“‘ Lynne has accepted this unwanted attention and reinforces the wish to warn people of the devastating consequences of too much sun. The word ‘reckless’ suggest ignorance of Lynne and sunbathing being a lavish hobby. This degrades sunbathing and all sun-related activities; the reader would get a bad impression from this. The repetition of the phrase, ‘”There’s no excuse”‘, reiterates the importance of health over appearance. This reinforcement prohibits all exceptions and leaves offenders (sunbathing addict) no ground to damage their bodies or burn themselves under the scorching radiations of the sun.

Nurse in dermatology, Karen Elton, uses skin cancer in UK compared to Australia as an example to compel the reader to be more attentive: ‘”More people die of skin cancer in the UK than Australia… because people in Australia are aware of the dangers… “‘ The secret to well-being is many readers’ desire; hence if a healthy body is wanted, then the person must be made aware of the dangers. After attracting the reader’s interest and attention, Karen Elton then passes on her knowledge and advice on preventing the development of skin cancer.

Because the reader’s very vigilant, the information is more likely to saved and conserved for a long time. However some things are more vital than others; for instance the experts ‘warned’ of the forbiddance of young people using sunbeds before they reach eighteen. This is not just advice, where some recommendations can be disregarded; this is a grave warning and must not be ignored. At the bottom right-hand corner of a page sits another story. Although it’s not completely connected with the mains story, on some level it’s still relevant. It is ‘advice on watching for the signs’.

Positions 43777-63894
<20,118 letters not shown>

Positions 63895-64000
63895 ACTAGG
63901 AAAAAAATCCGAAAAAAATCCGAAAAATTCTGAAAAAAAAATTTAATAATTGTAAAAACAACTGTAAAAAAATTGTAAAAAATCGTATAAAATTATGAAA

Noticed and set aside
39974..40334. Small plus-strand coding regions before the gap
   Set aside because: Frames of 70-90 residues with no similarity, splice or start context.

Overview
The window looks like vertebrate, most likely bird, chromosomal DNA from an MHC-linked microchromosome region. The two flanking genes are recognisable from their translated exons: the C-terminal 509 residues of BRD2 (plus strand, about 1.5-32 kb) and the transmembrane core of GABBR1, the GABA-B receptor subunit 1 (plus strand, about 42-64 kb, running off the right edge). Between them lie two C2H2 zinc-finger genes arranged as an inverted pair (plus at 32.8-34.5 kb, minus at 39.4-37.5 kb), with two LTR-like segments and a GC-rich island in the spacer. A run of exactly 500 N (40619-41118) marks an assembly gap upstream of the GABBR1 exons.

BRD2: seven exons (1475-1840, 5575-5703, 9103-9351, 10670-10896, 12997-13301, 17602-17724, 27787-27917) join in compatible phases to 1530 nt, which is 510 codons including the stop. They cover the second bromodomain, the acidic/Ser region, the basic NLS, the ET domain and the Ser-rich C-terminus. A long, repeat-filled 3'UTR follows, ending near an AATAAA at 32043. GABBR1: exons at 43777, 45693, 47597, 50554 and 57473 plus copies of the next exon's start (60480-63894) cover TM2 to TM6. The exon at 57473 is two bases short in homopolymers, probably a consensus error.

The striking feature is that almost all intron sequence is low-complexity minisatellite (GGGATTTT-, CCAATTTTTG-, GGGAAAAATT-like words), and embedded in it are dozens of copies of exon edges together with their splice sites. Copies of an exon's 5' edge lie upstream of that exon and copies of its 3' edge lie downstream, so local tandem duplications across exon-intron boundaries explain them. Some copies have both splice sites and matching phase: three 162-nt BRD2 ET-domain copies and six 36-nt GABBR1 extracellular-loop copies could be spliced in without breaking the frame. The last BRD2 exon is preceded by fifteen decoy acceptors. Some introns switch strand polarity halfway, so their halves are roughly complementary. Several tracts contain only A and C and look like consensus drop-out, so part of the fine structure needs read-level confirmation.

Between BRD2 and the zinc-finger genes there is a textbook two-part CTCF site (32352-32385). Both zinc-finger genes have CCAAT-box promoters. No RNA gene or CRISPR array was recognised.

The reader have a choice on whether to heed it or not, the writer does not want it to appear compulsory. An expert dermatologist provides all the information and says it in everyday language, because the general public is not likely to comprehend all the technical jargons, therefore not able to handle all the facts. The tone of the voice is reassuring in order to apprise the readers of possible routes to prevent the disease. Unlike the ‘Sun Vampire’, which remarks on the dangers of suntanning in general with a few different anecdotes, this article follows one particular story: skin cancer sufferer, Lynne.

The hidden message – to enlighten people of the hazardous sun – is reflected through her account. At the beginning, the writer’s point of view seems to sway; one minute the reader feels sympathetic towards Lynne, the next minute, they feel rather angry. This roller coaster of emotions intensifies the text and pulls the reader along. By utilising a variety of presentational and linguistic devices, both articles have been effective in different ways. In the first article, the shocking image of the young woman appeals to the reader’s eyes and achieves the aim to capture the casual browser’s attention.

Furthermore, the writer uses neologism, word play, and hyperbole etc. to present her biased argument well. In some cases, she camouflages her opinions as facts: ‘extreme concern’, ‘nasty side-effects’ and ‘shameless tanorexic’. The writer reaches her readership victoriously with expected results. She uses modern ideas such as ‘vampires’ and ‘aliens’ to lure the young people in. Adequate amount of scientific facts act as evidence for her case, but she never over-use technical jargons, because she might lose her readers if her article start sounding like a scientific journal.